Sunday, August 29, 2004

Hold that thought!

It appears that the CFS and those fearmongering ladies were not the only ones to engage in partisanship during the June elections.

My president Paul Cooper released a press release praising the Tories.

While I am not opposed to praise of the Tories where praise of the Tories is due, such flagrant partisanship should not go un-booed.

Boo, Paul. Want to be a Zionist (see below) and a Tory? I will not stop you. Want to invoke the name of the office to which you are elected and purport to represent all students on a divisive issue? I shall not concur.


I expected more from my president.

Hat tip to reader Titus.

Saturday, August 28, 2004

Gold medals in the whining Olympics

OK, avid TTAY readers, we have a decision to make. Can someone receive the award for Whiner of the Month twice? Email thetruthaboutyork[at]yahoo[dot]ca to tell me why or why not.

Shortlisted for this month's Whiner of the Month:

1. Dan Freeman-Maloy for a whiny opinion piece.
Choice whine:

"Throughout this process, I’ve received crucial support from a variety of individuals and organizations concerned with campus democracy. Unions such as CUPE 3903, the Graduate Students Association (GSA), and the York University Faculty Association have been instrumental in forcing Marsden to back down. However, the York Federation of Students (YFS), my own undergraduate student union, has been significantly worse than useless."

The crime of YFS president Paul Cooper? Zionism.

2. Reka Szekely for a whiny opinion piece:

Choice whine:
Students have token seats on Boards of Governors and Senates, but have no real say in how their school develops. This is ridiculous since students often have a much better idea of their changing needs than administrators do.

Currently, when a school makes a significant change, they merely go through token consultation with students. If we’re going to accept the current corporate model of universities, let’s call it what it really is – test marketing.

Perhaps Szekely is editing from Fantasyland?

3. York admin/Gary Brewer for whiny quotes:

"The tickets that York University is issuing to students who mispark are now illegal," [councillor Howard Moscoe] says.

"This decision came as news to York this summer, says Gary Brewer, York�s vice-president of finance and administration. Until we actually read about it in the media, we had no idea that the City was in the process of amending by-laws," he says."

A city bylaw making it illegal for the uni. to issue parking tickets is going to cost York a million bucks. No wonder Brewer is whining.

4. TBLGAY's Yehuda Fisher for whiny quotes:

Background: The YFS is taking the $60,000 that services got and dividing among all special interest groups, not just seven. The ones who used to get $11,000 of student money a week are now all cranky.

Choice whine:

Cooper says services should serve all York students and as a result YUBSA, TBLGAY and ASA will become clubs.

“There’s nothing that distinguishes them from the Muslim Student’s Association, the Italian Student’s Association or and other culture based service we’re trying to promote,” he says.

“I agree that if the YFS could give every oppressed group that much money to work with (we would), but we can’t.”

However, Fisher disagrees.

“As a service, we do require a larger budget and priority over social groups,” he says.

“This is an unfortunate step by the administration,” says Fisher. “These cutbacks will definitely make it a lot harder for us to provide essential services to students in regards to resources, education, outreach and visibility. This cutback will also deplete the quality of training and the number of staff we have on board as well.”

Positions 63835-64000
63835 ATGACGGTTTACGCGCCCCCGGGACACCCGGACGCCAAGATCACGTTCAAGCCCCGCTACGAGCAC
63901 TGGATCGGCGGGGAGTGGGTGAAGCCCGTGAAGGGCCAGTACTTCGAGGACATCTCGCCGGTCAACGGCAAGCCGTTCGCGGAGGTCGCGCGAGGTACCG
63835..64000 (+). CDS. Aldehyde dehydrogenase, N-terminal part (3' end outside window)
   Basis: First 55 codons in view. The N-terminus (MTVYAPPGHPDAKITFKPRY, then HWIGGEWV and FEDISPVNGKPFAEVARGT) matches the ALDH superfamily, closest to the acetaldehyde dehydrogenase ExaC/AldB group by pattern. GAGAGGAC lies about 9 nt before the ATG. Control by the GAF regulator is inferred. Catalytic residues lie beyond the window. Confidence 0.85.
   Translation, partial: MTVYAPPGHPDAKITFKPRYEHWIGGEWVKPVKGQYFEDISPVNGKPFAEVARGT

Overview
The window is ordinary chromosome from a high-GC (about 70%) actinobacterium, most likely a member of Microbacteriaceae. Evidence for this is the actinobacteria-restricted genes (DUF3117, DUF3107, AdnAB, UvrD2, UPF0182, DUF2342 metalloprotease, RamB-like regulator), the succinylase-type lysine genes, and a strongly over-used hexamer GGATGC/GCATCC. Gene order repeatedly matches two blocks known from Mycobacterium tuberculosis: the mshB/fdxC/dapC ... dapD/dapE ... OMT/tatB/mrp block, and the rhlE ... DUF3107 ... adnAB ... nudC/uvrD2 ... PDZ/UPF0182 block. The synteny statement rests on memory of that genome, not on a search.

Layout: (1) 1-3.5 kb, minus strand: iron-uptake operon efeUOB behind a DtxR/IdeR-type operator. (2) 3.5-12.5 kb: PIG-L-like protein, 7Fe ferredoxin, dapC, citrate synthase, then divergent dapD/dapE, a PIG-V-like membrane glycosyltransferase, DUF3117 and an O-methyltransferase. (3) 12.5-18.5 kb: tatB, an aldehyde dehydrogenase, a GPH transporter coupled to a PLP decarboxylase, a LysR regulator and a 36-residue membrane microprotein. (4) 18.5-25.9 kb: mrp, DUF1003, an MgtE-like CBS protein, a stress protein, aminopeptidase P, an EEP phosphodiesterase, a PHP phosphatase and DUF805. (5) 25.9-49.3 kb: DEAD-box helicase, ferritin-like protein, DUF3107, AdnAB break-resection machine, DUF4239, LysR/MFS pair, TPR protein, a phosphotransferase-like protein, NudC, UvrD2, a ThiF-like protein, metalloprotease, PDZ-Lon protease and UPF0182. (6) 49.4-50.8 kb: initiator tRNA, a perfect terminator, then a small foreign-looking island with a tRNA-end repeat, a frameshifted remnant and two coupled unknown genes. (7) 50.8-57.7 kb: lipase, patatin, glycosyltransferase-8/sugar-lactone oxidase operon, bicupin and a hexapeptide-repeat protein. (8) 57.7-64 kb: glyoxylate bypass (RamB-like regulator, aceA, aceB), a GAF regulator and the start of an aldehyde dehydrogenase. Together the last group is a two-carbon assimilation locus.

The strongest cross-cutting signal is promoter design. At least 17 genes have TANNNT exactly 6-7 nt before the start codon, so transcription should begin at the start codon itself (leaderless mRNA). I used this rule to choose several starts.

Votes can be sent to thetruthaboutyork[at]yahoo[dot]com until September 1. Anyone can vote! (You are all citizens of the blogosphere.)

Update: URLs fized. Sorry about that.

Wednesday, August 25, 2004

Affirmative Action Policy at York University

Not even hard to find.

There's this:

Affirmative Action Policy at York University:

York University has an Affirmative Action Program with respect to its faculty and librarian appointments. The designated groups are: women, racial/visible minorities, persons with disabilities and aboriginal peoples. Persons in these groups must self-identify in order to participate in the Affirmative Action Program. The [insert name of hiring department] welcomes applications from persons in these groups. The Affirmative Action Program can be found on York's website at or a copy can be obtained by calling the affirmative action office at 416-736-5713. All qualified candidates are encouraged to apply; however, Canadian citizens and Permanent Residents will be given priority."

and this:

Affirmative Action:

"York University Faculty Association and York University Board of Governors 2003-2006 Collective Agreement; Article 12.21 to 12.25

Affirmative Action

12.21 Consistent with the principle expressed in Article 12.15 that the principal criterion for appointment to positions at York University is academic and professional excellence, and as an affirmative action program to promote equity in employment of women, members of visible/racial minorities, aboriginal people and persons with disabilities, the parties agree to the measures set out below (to be read in conjunction with Article 12.31).

No candidate shall be recommended who does not meet the criteria for the appointment in question.

Candidates are substantially equal unless one candidate can be demonstrated to be superior."


The same site lists a funny number - each unit needs to have 40% women in tenure - stream positions.

How is that equal? If we're going to be fussy already, why not 50%??

On affirmative action

Here's One Quick Thought on affirmative action from Random Pens�es who quotes a U of T ad for a classics prof.

The ad reads:

The University of Toronto is strongly committed to diversity within its community. The University especially welcomes applications from visible minority group members, women, Aboriginal persons, persons with disabilities, members of sexual minority groups and others who may contribute to the further diversification of ideas. All qualified candidates are encouraged to apply; however, Canadians and permanent residents will be given priority.